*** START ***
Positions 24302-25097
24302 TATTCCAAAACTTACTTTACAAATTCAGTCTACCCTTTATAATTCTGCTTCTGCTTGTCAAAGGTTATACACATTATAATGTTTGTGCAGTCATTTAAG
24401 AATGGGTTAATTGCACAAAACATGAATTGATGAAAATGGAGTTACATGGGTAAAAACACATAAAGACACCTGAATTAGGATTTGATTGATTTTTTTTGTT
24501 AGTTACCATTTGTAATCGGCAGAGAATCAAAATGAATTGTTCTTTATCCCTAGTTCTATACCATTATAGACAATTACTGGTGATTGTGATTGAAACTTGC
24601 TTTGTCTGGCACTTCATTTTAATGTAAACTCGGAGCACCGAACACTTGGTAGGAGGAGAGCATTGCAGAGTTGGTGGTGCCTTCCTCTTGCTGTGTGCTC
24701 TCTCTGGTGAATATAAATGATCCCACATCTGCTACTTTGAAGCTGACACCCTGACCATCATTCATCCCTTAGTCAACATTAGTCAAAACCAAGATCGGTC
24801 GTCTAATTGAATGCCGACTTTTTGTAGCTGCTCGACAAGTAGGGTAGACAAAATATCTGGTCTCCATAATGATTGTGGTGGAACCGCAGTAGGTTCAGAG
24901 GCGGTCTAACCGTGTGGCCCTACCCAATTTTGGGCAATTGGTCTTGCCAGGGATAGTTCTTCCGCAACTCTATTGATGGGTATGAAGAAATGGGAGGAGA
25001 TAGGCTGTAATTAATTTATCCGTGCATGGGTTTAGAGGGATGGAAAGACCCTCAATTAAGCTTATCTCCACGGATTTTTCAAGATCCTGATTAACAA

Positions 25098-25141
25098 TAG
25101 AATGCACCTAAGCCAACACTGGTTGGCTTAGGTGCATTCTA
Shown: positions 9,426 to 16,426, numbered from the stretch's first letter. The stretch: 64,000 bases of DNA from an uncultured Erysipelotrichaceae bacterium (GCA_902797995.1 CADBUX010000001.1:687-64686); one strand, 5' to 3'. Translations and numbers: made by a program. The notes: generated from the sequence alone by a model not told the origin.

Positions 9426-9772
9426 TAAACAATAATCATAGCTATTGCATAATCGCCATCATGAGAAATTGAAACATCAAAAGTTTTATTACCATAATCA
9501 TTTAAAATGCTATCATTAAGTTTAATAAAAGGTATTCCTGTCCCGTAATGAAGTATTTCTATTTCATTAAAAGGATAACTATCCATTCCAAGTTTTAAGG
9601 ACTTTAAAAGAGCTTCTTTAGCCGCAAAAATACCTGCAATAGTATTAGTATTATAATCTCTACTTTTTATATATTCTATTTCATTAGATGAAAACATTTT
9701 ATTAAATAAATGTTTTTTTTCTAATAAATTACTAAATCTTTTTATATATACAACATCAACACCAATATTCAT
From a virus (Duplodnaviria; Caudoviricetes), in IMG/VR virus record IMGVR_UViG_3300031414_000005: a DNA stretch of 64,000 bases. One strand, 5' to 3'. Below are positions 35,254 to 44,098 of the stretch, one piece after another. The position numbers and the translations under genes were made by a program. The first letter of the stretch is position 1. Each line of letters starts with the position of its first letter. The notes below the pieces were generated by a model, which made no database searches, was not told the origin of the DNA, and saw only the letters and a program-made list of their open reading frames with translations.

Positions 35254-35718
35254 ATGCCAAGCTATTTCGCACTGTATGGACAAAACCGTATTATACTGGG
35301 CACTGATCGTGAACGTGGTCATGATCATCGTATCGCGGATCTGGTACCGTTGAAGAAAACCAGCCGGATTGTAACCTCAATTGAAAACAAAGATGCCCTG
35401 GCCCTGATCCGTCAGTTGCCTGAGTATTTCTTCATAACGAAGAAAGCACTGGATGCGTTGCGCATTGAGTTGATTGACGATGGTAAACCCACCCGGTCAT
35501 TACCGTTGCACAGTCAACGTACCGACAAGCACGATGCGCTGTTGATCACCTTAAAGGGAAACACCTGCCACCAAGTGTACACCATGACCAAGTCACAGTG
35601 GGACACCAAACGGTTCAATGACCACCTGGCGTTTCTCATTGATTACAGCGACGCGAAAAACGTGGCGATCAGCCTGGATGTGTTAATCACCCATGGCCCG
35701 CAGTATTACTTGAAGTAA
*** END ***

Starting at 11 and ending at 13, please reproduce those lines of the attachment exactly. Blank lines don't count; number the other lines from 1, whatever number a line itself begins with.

25098 TAG
25101 AATGCACCTAAGCCAACACTGGTTGGCTTAGGTGCATTCTA
Shown: positions 9,426 to 16,426, numbered from the stretch's first letter. The stretch: 64,000 bases of DNA from an uncultured Erysipelotrichaceae bacterium (GCA_902797995.1 CADBUX010000001.1:687-64686); one strand, 5' to 3'. Translations and numbers: made by a program. The notes: generated from the sequence alone by a model not told the origin.